My left hand actually does know what my right hand is doing

Common wisdom states that 'practice makes perfect'. While indeed physical practice is most efficient, we developed a novel training scheme (and describe its neural correlates) that yields significant performance gains in a motor skill in the absence of voluntary movement.

HFSP Career Development Award holder Roy Mukamel and colleagues
authored on Fri, 16 December 2016

Learning a new sensorimotor skill (such as playing the piano), requires practice that can last days, months and sometimes even years, if one is to reach the levels of professional athletes or musicians. But what constitutes the optimal way to practice? And what are the underlying neural circuits? We are often told that ‘practice makes perfect’ and indeed the most efficient way to improve performance of a motor skill is physical practice with the relevant effector. However, research over the past decades has demonstrated that alternative methods that do not involve direct physical engagement of the limb (e.g. imagery or manipulation of sensory feedback) can also introduce significant gains in performance. Such methods include ‘learning-by-observation’ – in which passive observation of someone else performing the task introduces significant performance gains in the observer (a phenomenon believed to be mediated through visual-sensitive neurons in the motor cortex of the observer termed ‘mirror neurons’). Another method is ‘cross-education’ – a phenomenon in which physical training with one hand introduces performance gains not only in the practicing hand but also in the opposite hand.

Beyond the insights that could be gained by exploring the mechanisms underlying such alternative methods of training, there are also practical implications. Following neurological insult (such as a stroke), patients often suffer from hemiparesis – weakness or limited voluntary control and sometimes even paralysis of one hand. In such cases physical training with the affected limb is very challenging and exhausting, resulting only in modest rehabilitation benefits. Therefore, finding efficient alternative training routes to direct physical training, and obtaining a better understanding of the neural circuits at play, is of great interest for both basic and clinical research.

Figure: Using virtual reality to trick the brain and facilitate transfer of motor-skill knowledge from one hand to the other.

In the current study, we examined various routes of training a hand without the need to actively move it in a voluntary manner. Using functional magnetic resonance imaging (fMRI), we also explored the underlying neural networks at play. To this end, we developed a unique virtual-reality (VR) setup that allowed us to manipulate sensory feedback during training. Healthy subjects physically trained on a sequence of finger movements with their right hand. The VR goggles and motion sensitive gloves allowed us to detect right hand finger movements and provide the subjects with visual feedback as if their left hand was performing the movement. We found such training to introduce significant left-hand performance gains in the complete absence of its physical training. These performance gains were highest compared to other training schemes that do not involve physical movement of the left hand. In another set of subjects, we added a mechanical device that passively yoked left-hand finger movement to the voluntary movement of right-hand fingers during training. This training scheme introduced even higher left-hand performance gains than the visual manipulation alone. Using fMRI on a 3D set of subjects, we found that activity levels in the superior parietal lobule during training, a region known to be involved in sensorimotor integration, correlated with subsequent left-hand performance gains across subjects. In other words, when healthy subjects train with their right-hand while seeing corresponding left-hand movement, activity in this region predicts subsequent improvements in their non-trained left hand. These behavioral and neural insights provide an exciting potential for the development of optimized training schemes for healthy subjects and rehabilitation of neurological patients.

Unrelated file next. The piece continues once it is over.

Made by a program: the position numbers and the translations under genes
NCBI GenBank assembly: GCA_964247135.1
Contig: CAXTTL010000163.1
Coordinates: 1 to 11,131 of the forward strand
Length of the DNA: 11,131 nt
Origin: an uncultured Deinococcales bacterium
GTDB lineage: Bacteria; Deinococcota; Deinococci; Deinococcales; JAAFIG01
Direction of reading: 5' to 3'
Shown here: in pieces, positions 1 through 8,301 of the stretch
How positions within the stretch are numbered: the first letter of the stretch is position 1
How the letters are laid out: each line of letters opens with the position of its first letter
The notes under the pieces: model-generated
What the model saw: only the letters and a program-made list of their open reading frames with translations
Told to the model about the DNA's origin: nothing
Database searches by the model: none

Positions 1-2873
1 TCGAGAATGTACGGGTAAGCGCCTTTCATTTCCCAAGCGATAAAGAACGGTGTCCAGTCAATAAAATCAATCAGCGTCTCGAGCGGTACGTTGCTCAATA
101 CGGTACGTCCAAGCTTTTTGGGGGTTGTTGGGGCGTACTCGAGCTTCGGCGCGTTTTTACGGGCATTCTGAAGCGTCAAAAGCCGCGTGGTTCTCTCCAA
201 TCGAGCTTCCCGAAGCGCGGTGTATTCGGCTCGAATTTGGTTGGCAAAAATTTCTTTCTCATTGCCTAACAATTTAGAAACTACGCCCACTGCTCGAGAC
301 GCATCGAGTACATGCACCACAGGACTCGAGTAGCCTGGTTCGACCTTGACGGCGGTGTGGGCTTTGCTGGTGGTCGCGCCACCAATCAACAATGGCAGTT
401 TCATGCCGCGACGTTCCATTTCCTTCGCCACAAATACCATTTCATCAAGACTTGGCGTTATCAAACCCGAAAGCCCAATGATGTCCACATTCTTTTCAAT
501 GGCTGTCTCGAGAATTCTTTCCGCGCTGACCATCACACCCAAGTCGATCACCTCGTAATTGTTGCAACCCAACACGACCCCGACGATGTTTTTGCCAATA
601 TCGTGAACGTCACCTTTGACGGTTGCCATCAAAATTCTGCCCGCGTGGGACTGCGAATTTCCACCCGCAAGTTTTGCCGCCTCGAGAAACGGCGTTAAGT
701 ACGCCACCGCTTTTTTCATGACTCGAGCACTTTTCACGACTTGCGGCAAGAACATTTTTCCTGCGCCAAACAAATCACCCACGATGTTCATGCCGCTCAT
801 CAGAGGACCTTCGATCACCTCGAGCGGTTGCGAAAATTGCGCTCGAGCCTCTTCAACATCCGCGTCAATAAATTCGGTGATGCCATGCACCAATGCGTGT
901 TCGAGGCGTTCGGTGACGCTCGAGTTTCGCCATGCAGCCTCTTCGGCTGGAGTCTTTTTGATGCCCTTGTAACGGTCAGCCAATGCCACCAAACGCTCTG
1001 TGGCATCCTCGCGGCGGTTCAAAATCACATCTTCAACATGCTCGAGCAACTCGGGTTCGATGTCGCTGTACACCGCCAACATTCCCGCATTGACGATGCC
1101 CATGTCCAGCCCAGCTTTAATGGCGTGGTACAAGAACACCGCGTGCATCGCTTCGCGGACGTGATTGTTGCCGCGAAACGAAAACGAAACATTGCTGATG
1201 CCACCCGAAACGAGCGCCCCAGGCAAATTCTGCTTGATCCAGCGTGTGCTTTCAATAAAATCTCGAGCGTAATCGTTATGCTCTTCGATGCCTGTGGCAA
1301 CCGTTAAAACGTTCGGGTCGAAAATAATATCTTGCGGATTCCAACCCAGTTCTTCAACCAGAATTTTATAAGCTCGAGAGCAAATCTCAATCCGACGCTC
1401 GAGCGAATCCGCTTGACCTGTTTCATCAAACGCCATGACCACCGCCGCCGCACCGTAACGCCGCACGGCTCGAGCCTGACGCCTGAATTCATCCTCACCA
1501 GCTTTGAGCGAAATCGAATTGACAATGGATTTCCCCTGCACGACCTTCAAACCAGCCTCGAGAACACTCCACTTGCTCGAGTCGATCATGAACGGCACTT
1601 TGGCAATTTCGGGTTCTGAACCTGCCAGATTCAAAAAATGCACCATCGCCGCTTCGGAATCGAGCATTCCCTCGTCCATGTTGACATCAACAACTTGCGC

Reference

Neural Network Underlying Intermanual Skill Transfer in Humans.  Ori Ossmy & Roy Mukamel, Cell Reports Volume 17, Issue 11, p2891–2900, 13 December 2016; DOI: http://dx.doi.org/10.1016/j.celrep.2016.11.009.

Other References

Activity in superior parietal cortex during training by observation predicts asymmetric learning levels across hands. Ori Ossmy & Roy Mukamel, Scientific Reports 6:32133 | DOI: http://dx.doi.org/10.1038/srep32133.

Link to article

In the news (Haaretz)

Perspective by Prof. Jody Culham (Cell Reports)

Link to video [1]

Link to video [2]